Which function does the IP SLA ICMP ECHO operation perform to assist with troubleshooting?
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The IP SLA (Internet Protocol Service Level Agreement) feature on Cisco routers provides a mechanism to measure network performance and availability. One of the IP SLA operations available is ICMP ECHO, which sends echo request packets to a destination IP address and measures the response time and success rate of the echo replies.
The ICMP ECHO operation can assist with troubleshooting in several ways:
Packet-loss detection: The ICMP ECHO operation can detect packet loss by measuring the success rate of echo replies. If a router or network path is dropping packets, the success rate will be lower than expected, indicating a potential problem.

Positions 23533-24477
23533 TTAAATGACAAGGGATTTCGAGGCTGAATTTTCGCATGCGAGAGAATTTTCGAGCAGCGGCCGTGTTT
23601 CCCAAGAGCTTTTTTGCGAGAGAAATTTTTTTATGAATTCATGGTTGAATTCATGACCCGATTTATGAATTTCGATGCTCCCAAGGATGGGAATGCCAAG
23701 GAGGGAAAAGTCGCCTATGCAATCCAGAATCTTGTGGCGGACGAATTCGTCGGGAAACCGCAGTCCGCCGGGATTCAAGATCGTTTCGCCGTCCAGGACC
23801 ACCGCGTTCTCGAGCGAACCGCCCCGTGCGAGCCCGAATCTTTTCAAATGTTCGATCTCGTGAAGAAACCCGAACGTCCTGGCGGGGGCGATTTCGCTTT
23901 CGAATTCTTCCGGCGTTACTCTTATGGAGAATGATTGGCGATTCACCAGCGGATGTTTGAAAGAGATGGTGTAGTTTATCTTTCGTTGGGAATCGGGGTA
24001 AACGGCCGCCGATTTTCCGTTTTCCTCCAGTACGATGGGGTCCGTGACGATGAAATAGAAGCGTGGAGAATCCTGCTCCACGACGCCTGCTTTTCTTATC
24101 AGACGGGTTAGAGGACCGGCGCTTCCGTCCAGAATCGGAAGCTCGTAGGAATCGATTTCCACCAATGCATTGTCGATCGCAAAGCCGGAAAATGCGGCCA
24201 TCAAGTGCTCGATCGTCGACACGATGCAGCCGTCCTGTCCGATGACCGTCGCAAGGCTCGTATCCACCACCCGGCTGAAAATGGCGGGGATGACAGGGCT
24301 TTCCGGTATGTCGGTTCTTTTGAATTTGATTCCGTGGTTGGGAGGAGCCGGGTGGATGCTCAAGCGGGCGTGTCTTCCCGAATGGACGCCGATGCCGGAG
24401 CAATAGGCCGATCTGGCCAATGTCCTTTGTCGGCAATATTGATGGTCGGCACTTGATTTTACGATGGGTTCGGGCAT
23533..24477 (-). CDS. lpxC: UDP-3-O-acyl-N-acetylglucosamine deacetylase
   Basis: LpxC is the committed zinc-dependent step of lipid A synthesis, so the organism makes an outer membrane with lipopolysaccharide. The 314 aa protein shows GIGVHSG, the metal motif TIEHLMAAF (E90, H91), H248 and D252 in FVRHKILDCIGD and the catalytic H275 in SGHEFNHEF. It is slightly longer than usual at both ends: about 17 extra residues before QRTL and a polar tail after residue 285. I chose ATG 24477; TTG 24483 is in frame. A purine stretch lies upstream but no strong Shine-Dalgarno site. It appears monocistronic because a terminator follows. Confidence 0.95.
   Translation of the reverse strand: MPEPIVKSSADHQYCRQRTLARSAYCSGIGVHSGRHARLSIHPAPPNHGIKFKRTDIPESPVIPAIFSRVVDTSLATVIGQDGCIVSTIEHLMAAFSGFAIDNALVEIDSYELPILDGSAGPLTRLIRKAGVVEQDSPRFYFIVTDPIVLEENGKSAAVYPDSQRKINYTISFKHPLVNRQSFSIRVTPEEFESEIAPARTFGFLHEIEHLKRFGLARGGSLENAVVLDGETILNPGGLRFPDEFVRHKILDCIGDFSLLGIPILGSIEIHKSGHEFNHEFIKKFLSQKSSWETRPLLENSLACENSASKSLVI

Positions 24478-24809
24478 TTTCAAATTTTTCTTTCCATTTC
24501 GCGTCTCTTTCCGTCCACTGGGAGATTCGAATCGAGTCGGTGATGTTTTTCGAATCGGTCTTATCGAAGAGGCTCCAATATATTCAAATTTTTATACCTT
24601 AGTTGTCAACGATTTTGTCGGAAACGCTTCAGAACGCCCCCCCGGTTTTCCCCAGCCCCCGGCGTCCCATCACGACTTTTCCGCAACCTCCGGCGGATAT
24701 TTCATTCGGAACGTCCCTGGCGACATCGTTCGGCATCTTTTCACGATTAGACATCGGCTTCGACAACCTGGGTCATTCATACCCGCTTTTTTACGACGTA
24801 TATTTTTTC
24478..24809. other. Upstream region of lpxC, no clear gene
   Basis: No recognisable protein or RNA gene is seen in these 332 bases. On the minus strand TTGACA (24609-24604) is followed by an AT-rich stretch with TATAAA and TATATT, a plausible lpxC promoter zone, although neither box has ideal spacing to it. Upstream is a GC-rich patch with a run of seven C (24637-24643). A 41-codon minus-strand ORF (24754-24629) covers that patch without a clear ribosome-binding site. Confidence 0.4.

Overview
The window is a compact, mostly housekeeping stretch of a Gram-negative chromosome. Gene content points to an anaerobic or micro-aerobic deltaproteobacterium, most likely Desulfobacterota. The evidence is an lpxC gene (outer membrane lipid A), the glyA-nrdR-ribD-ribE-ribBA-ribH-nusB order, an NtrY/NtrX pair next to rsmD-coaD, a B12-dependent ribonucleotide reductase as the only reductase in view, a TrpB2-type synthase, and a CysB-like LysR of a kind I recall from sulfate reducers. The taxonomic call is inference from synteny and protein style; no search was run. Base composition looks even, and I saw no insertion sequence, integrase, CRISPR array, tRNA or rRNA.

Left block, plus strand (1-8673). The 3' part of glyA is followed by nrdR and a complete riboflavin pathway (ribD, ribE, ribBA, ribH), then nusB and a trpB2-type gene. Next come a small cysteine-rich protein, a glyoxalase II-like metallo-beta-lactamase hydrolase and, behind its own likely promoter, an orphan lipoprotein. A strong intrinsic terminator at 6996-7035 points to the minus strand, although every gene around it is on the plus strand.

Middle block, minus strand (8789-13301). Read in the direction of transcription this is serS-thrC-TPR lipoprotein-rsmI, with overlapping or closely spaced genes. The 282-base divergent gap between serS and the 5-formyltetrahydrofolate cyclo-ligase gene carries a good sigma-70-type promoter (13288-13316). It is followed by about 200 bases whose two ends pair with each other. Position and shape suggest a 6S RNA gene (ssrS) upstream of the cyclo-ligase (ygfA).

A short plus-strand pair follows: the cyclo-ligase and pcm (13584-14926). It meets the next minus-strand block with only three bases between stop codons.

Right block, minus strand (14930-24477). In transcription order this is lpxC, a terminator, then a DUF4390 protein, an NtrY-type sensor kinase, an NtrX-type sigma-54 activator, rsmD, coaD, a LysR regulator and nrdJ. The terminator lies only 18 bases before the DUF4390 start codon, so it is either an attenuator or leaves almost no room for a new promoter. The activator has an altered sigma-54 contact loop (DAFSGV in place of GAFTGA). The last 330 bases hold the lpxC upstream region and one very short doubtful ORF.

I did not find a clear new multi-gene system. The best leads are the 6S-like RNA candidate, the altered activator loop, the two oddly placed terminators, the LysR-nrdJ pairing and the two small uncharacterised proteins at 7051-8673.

Congestion detection: The ICMP ECHO operation can also detect congestion by measuring the response time of echo replies. If the response time is consistently high, it could indicate that network congestion is causing delays in packet delivery.
Hop-by-hop response time: The ICMP ECHO operation can measure the response time of each hop (router) along the path between the source and destination. This can help identify where delays or packet loss is occurring.
One-way jitter measurements: Jitter is the variation in packet delay that can cause problems with real-time traffic like VoIP. The ICMP ECHO operation can measure one-way jitter by comparing the time between echo requests and the corresponding echo replies.
In summary, the ICMP ECHO operation of IP SLA can help troubleshoot network problems by measuring packet loss, congestion, hop-by-hop response time, and one-way jitter.